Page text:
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Advice / Succeeding at Work / Work-Life Balance

Is It Toxic? My STEM-Focused Colleague Thinks She Can Do My Job

Welcome to “Is It Toxic?” our advice column for the most pressing questions you have about toxic work situations but didn’t know who to ask—until now. Here to help is Benish Shah, a startup operator who’s coached executives and managers on navigating toxic workplaces, negotiating exits, and architecting workplace policies to combat toxic cultures. She’s currently working on a book about creating anti-toxic workplaces. Have a question to submit? You can reach her at or @benishshah. And for more advice, visit our Toxic Aware hub.

Dear Benish,

I work on a team with many scientists and engineers, but I’m not a STEM hire. I’m in the front office dealing with predominantly external parties. Most of my male colleagues on the engineering side are relatively respectful of my work, but I find that I get a lot of pushback from the women in the hard sciences. Since I'm in the front office, I’m not new to difficult personalities or pushback, but lately it’s getting intolerable. One of the women has taken it upon herself to tell me I’m wrong every time I speak. She tells me that I don’t understand her role and the work that the company does, despite me being part of the external face of the company. She’s so focused on minutiae that it creates problems when we’re trying to close a deal. She’s made it such a problem that she’s wiggled her way into my external meetings.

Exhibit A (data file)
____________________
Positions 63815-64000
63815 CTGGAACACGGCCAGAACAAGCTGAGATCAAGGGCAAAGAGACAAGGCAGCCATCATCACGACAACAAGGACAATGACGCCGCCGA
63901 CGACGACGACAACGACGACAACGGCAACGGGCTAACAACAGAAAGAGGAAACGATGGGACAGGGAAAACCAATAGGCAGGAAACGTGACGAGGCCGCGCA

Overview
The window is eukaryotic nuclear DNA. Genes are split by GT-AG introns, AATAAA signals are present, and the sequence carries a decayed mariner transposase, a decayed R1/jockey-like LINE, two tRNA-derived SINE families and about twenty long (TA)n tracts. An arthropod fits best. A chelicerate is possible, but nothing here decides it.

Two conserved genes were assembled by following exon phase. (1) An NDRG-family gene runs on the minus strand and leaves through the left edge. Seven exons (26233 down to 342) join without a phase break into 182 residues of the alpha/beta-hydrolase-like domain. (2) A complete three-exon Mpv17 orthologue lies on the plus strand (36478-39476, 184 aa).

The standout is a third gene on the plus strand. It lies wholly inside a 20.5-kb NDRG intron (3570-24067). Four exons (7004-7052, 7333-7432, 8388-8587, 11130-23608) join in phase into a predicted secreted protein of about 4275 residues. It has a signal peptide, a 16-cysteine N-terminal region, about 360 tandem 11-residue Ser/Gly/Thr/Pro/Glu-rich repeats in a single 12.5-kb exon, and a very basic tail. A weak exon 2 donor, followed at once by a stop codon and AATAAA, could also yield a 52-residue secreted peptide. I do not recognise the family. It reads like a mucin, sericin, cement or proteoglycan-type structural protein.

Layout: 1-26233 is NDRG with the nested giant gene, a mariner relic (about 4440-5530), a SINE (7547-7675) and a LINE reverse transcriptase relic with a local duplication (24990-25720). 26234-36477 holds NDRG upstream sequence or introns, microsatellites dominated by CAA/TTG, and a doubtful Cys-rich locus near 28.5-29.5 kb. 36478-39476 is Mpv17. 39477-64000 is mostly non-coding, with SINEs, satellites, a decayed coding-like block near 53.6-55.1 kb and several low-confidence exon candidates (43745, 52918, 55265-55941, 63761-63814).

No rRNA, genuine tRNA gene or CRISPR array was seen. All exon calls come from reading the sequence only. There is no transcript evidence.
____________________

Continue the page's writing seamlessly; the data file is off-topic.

Normally I welcome the help and involvement of my colleagues in business development meetings, but she’s both not good at it and believes she excels at it. In one meeting, she interrupted me multiple times and directly contradicted me in front of a client. I’m more senior, by a lot, but because she’s got a hard science background she thinks it’s fine to ignore me. She says she single-handedly closed some of our biggest deals, but only those of us who were in the room know that isn’t true—and not only that, but she almost cost us those deals. She has the ear of her boss, however, and she’s constantly bad-mouthing me and my ability to do my job. I’m ready to leave. Please help.

—Not a Scientist But I Excel at My Job

Dear Not a Scientist But I Excel at My Job,

There’s nothing quite like a colleague with no experience in your role thinking they can do your job, is there? I find that it’s a common experience for those of us in front office roles—marketing, business development, sales, PR. Everyone thinks they can do these jobs (and sometimes I think that with the invention of Google and ChatGPT, everyone thinks they can do any job).

It takes a deep sense of confidence in your own skill set and specialization to step back and consciously choose to trust and respect another’s skills and expertise. It comes with experience and maturity—but until then, frustrations abound.

When someone’s lack of respect for your job and expertise moves from being annoying to directly affecting your job, it’s no longer a frustration. It’s toxic behavior that is harmful. 

There are a few reasons colleagues attack another’s competency. When it’s colleagues on different teams, it’s one of two reasons:

Your coworker is insecure.